Ryazan, Russia

Technology of Production and Processing of Agriproduct

Технология производства и переработки сельскохозяйственной продукции

Language: RussianStudies in Russian
Subject area: engineering and engineering trades
University website: rgatu.ru
Production may be:
Technology ("science of craft", from Greek τέχνη, techne, "art, skill, cunning of hand"; and -λογία, -logia) is first robustly defined by Jacob Bigelow in 1829 as: "...principles, processes, and nomenclatures of the more conspicuous arts, particularly those which involve applications of science, and which may be considered useful, by promoting the benefit of society, together with the emolument [compensation ] of those who pursue them" .
It is the constant attempt in this country [Canada] to make fundamental science responsive to the marketplace. Because technology needs science, it is tempting to require that scientific projects be justified in terms of the worth of the technology they can be expected to generate. The effect of applying this criterion is, however, to restrict science to developed fields where the links to technology are most evident. By continually looking for a short-term payoff we disqualify the sort of science that … attempts to answer fundamental questions, and, having answered them, suggests fundamentally new approaches in the realm of applications.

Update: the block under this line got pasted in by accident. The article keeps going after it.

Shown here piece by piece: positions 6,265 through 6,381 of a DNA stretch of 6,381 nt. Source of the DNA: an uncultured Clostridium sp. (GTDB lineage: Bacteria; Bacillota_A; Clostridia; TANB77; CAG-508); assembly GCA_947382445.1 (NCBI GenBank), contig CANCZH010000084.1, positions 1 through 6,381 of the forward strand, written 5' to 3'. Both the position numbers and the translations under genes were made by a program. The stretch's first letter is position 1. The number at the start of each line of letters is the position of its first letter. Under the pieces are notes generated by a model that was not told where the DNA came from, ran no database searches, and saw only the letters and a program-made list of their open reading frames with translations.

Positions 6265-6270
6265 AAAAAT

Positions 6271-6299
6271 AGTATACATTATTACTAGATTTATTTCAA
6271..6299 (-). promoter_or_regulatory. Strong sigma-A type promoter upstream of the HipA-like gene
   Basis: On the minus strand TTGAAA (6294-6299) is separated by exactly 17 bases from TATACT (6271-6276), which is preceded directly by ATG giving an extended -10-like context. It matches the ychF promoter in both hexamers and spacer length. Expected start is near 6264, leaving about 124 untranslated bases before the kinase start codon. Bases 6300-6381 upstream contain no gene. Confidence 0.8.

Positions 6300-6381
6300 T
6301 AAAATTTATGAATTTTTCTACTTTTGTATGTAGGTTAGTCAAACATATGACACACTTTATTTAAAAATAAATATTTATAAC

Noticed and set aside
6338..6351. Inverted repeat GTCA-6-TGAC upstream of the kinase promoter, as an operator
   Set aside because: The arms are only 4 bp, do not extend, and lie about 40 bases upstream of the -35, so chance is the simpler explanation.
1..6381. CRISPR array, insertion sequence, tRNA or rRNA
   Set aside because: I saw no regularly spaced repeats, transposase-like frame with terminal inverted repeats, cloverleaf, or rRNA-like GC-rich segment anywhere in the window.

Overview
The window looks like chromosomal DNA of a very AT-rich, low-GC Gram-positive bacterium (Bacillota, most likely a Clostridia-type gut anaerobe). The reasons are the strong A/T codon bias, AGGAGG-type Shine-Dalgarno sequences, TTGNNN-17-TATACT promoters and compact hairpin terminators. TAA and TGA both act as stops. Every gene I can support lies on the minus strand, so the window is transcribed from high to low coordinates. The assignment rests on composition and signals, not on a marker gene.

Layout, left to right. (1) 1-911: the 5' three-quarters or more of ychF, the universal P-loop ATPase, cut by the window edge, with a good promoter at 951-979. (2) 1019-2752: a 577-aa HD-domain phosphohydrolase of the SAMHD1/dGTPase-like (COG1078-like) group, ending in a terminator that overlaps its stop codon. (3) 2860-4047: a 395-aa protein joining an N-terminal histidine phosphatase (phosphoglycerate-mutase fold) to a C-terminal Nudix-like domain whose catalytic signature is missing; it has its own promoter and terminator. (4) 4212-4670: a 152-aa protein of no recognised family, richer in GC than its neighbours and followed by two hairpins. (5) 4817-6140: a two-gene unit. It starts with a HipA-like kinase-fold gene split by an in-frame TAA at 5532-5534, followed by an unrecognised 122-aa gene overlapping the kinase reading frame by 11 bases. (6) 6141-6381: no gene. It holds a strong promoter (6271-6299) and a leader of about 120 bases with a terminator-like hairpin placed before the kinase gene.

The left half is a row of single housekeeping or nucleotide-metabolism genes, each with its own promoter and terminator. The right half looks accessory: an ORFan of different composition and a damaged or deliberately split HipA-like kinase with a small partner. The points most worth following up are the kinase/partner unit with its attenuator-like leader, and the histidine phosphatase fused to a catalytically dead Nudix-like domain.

John C. Polanyi, A Scientist and the World He Lives In, Speech to the Empire Club of Canada (27 Nov 1986) in C. Frank Turner and Tim Dickson (eds.), The Empire Club of Canada Speeches 1986-1987 (1987), 149-161.
Part of the goods which are annually produced, and which are called wealth, is, strictly speaking, waste, because it consists of articles which ... either should not have been produced until other articles had already been produced in sufficient abundance, or should not have been produced at all. And some part of the population is employed in making goods which no man can make with happiness, or indeed without loss of self-respect, because he knows that they had much better not be made; and that his life is wasted in making them.
R. H. Tawney, The Acquisitive Society (1920), pp. 37–38.
Technology is a gift of God. After the gift of life it is perhaps the greatest of God's gifts. It is the mother of civilizations, of arts and of sciences.
Freeman Dyson, Infinite in All Directions: Gifford lectures given at Aberdeen, Scotland (2004), 270
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